No matter what the cheese—gooey and chewy Swiss, provolone, gruyere or emmental—French onion soup is elemental for an autumn day. These cozy crocks are universally appealing with steamy soul that will make anyone grateful for one thing—that they don’t have to wash the dishes after!
Max’s on Broad, Richmond, Virginia
Soupe à l’Oignon is a labor of love for executive Chef Gary Clegg, who likes to put two twists on the classic. He starts by caramelizing onions, deglazing with sherry, and then adding a bouquet garni. It’s then cooked for a few hours on low heat, and finished with a demi glace made from beef stock. He finishes it with tamari to “give it more of an umami flavor,” then serves it with a miniature grilled cheese in place of the croutons. The traditional soup bowl is topped with two slices of gruyere and torched to perfection.
Aquitaine, Boston, Massachusetts
The crusty cheese topping at Aquitaine is twice as nice, with creamy gruyere and parmesan, but the surprising broth is really the star of the show here. The onion soup is made with a classic technique of caramelizing onions, deglazing with sherry and using a rich veal stock, and then jazzed up with a broth that includes aromatics like tangerine, star anise, ginger, bonito, kombu, tamari and Mirin. It’s finished with emulsified beef fat and butter—not exactly waist-line friendly, but certainly good to conquer Boston’s blustery winters.
Le Rivage, New York City, New York
Sure, you can get a traditional French onion soup at this Theater District fave, but why not try the star of the show—the French onion soup burger, the only two-time judge’s choice winner at the NYC Wine and Food Festival Burger Bash? A crusty English muffin holds all the drippings together from a prime meat patty cooked in butter, topped with both sliced and melted bechamel and emmental cheeses, along with soft, sweet caramelized onions (but, of course!).
Vera Mae’s Bistro, Muncie, Indiana
The soup comes with a side of scissors—and love at Vera Mae’s, where owner Kent Shuff says it’s been a favorite since the start. Patrons cut the stringy provolone on top of a dish that’s been carefully crafted with 20 years of experience: onions are caramelized in butter, deglazed with rich beef stock, and loaded with sweet sherry and a saché of herbs and aromatics. Chef Cameron Bevan then flambés off the alcohol and more beef stock is added.
Marche Bacchus, Las Vegas, Nevada
Good things come in threes at Marche Bacchus, says owner Rhonda Wyatt, of the richness of flavor that comes from three stocks—chicken, veal, and beef—and the three liquors, sherry, brandy, and red wine. The soup with caramelized onions, gruyere, parmesan, and croutons has been on the brunch, lunch, and dinner menus since 2000, and has just one tweak over the years: the change from pan de mie to a brioche crouton in 2010.
Le Voltaire, Omaha, Nebraska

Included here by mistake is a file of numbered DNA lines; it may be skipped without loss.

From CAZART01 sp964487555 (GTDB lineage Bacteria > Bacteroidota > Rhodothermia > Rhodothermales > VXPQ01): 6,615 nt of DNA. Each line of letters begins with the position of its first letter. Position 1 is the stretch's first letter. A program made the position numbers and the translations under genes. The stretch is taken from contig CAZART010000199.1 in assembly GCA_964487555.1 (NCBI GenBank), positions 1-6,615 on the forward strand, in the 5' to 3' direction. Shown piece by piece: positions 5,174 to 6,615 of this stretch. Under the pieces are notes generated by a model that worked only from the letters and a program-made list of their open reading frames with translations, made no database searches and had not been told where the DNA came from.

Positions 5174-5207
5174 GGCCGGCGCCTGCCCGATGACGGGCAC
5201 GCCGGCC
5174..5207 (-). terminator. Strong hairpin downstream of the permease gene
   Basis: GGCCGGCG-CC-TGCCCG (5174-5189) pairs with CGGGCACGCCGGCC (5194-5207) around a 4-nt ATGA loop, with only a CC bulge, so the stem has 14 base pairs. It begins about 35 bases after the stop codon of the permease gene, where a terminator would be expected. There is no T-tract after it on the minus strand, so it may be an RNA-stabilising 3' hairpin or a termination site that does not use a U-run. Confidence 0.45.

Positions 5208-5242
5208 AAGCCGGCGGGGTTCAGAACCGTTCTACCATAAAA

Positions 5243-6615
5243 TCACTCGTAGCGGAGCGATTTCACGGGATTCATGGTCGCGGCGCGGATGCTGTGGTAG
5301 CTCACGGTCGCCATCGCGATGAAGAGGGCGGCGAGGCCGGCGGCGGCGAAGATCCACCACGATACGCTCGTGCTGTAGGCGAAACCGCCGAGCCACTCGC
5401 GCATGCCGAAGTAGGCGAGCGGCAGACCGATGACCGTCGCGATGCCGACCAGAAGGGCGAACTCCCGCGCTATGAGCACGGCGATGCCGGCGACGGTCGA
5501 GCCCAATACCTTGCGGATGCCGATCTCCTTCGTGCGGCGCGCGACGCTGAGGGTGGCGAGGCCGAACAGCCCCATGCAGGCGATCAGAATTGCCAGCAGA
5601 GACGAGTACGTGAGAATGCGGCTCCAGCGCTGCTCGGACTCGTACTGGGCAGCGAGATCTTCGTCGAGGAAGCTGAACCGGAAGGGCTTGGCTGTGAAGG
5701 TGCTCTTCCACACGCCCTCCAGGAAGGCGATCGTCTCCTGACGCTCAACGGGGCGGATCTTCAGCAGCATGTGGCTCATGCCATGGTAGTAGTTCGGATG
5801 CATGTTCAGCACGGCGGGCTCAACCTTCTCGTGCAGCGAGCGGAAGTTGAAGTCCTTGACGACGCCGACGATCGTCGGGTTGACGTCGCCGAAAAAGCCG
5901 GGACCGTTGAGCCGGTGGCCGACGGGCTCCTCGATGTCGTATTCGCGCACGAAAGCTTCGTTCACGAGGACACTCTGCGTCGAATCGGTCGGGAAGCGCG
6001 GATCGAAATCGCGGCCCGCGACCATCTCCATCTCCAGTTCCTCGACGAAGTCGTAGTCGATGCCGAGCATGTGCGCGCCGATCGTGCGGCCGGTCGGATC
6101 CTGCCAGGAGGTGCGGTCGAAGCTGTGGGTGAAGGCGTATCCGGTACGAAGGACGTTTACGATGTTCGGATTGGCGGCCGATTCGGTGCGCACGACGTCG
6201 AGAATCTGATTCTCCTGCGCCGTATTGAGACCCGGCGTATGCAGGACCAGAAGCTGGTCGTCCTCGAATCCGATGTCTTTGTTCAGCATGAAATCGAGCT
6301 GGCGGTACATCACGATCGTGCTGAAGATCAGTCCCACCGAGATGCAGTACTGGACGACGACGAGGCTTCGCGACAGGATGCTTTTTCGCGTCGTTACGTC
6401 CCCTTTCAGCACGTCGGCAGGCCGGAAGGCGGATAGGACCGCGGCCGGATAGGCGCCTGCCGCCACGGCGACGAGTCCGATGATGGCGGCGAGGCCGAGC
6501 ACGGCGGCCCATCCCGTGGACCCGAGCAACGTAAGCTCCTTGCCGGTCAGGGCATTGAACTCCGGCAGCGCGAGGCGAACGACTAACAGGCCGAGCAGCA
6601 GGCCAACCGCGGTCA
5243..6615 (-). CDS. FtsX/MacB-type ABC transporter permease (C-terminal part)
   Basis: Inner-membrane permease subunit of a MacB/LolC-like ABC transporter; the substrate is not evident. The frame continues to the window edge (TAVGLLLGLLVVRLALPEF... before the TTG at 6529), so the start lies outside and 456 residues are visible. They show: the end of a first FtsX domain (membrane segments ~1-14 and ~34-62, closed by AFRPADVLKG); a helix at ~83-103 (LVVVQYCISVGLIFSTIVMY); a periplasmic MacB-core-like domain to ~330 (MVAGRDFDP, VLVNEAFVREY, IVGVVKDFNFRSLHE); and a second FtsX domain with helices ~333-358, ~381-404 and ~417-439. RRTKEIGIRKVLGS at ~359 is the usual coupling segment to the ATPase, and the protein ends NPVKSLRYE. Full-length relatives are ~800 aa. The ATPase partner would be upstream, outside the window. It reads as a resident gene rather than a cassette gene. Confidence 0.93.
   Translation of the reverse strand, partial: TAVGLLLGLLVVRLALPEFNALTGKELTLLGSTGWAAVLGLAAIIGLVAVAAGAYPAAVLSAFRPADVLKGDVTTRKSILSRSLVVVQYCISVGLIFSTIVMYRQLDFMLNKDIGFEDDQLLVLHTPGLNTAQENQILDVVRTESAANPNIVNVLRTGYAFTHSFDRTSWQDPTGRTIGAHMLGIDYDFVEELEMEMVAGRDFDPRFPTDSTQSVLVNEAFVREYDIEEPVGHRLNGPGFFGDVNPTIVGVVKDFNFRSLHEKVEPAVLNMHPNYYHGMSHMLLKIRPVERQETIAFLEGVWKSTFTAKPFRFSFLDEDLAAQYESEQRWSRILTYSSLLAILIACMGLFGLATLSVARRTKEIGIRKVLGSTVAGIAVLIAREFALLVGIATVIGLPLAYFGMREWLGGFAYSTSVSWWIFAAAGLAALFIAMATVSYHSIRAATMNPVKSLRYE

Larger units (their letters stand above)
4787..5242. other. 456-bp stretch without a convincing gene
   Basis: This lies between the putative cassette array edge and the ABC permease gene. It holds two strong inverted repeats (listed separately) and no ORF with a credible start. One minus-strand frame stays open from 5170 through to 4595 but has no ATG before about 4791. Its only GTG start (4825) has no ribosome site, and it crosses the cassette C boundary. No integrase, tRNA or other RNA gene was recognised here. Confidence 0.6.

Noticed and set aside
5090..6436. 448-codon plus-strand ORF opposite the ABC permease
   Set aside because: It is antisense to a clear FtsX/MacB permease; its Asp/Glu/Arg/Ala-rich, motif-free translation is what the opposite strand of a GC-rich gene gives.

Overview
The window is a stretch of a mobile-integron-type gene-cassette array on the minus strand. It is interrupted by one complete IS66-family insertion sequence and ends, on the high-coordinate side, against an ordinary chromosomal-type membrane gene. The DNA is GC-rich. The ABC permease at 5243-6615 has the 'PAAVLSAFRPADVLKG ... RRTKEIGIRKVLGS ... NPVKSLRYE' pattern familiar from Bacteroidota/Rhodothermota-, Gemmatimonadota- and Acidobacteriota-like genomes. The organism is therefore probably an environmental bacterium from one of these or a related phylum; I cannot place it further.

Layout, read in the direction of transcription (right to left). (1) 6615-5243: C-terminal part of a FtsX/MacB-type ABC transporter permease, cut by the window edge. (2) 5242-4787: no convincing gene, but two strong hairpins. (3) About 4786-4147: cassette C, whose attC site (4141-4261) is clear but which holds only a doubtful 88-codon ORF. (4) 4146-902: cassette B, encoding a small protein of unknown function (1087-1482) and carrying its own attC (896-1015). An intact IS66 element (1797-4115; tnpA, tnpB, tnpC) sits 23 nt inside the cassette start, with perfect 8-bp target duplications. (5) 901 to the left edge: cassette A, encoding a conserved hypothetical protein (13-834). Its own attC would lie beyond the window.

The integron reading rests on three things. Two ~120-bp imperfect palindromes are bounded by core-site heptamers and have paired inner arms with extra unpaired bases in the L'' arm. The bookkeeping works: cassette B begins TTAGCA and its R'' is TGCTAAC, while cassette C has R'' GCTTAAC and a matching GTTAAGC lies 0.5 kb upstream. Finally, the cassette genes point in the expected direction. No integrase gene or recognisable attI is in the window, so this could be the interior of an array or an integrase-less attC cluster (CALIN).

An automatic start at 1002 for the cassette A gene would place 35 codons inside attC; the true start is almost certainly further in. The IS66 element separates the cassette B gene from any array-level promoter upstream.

Nebraska may not be where you think you’d find France’s finest, but chef Cedric Fichepain has made a niche for himself in the Cornhusker State with an extensive European wine list, crispy baguettes, creamy cheese plates, and South-of-France recipes from his grandmother’s kitchen. The French onion soup—available by the cup or heartier bowl—is not the least of these.
Le Politique, Austin, Texas
Not only a traditional brasserie but a patisserie with a coffee shop, Le Politique pulls out all of the stops—along with its perfectly pulled espresso. Besides classic French fare like including trout amandine, escargot, and steak frites, Le Politique specializes in the most elemental of classics: caramelized onions, veal broth, a garlic croûton, and melted gruyere.
Brasserie by Niche, St. Louis, Missouri
Slow and low is how executive chef Alex Feldmeier gets his soup on at Brasserie by Niche, where the onions are caramelized for hours. The house recipe uses chicken instead of beef stock, and the customer favorite has been on the menu for ten years. A mouthwatering combo of provolone and gruyere are both baked on top.
Café Claude, San Francisco, California
Thousands have chased San Fran’s fog away with a steaming bowl of soup at Café Claude, where the French onion with emmental cheese and baguette croutons is one of the most-shared meals on social media in addition to classics like croque monsieur, salade niçoise, and steak tartare. Free jazz music Thursday through Sunday ups the ante on a traditional Parisian atmosphere.
Bistro 82, Royal Oak, Michigan
Chef Derik Watson and crew pride themselves on putting out creative twists on classics at Bistro 82, including French onion soup dumplings with white cheddar, caramelized onions, and local Poet stout from New Holland Brewery, for a rich and earthy comfort dish.
Red Onion Café, Boone, North Carolina
It’s only fitting that the Red Onion’s signature soup is French onion, where a baked crock is filled with beef broth and French bread, then topped with toasted bubbly parmesan and mozzarella cheeses. Right across the street from a college, it’s safe to say that the $4.99 cup here and $5.99 bowl have safely subbed in for many a night’s university pizza splurge.
The French Gourmet, San Diego, California
Farm-to-table style cooking from Normandy native and chef-owner Michel Malecot comes to life at French Gourmet, where the soupe á l’oignon gratinée may be one of the best deals in town, at less than $10 for either a cup or a bowl. Tuck into a hearty broth topped and broiled with a toasted baguette and Swiss cheese.
In the mood for some french onion delicousness? Book your table at these awesome restaurants or find a spot in your neck of the woods and share your thoughts with us here in the comments or over on Facebook, Instagram, Pinterest, or Twitter. Also, remember to snap + share your pics with us on Instagram using #MyOpenTable for a chance to win in our monthly giveaway.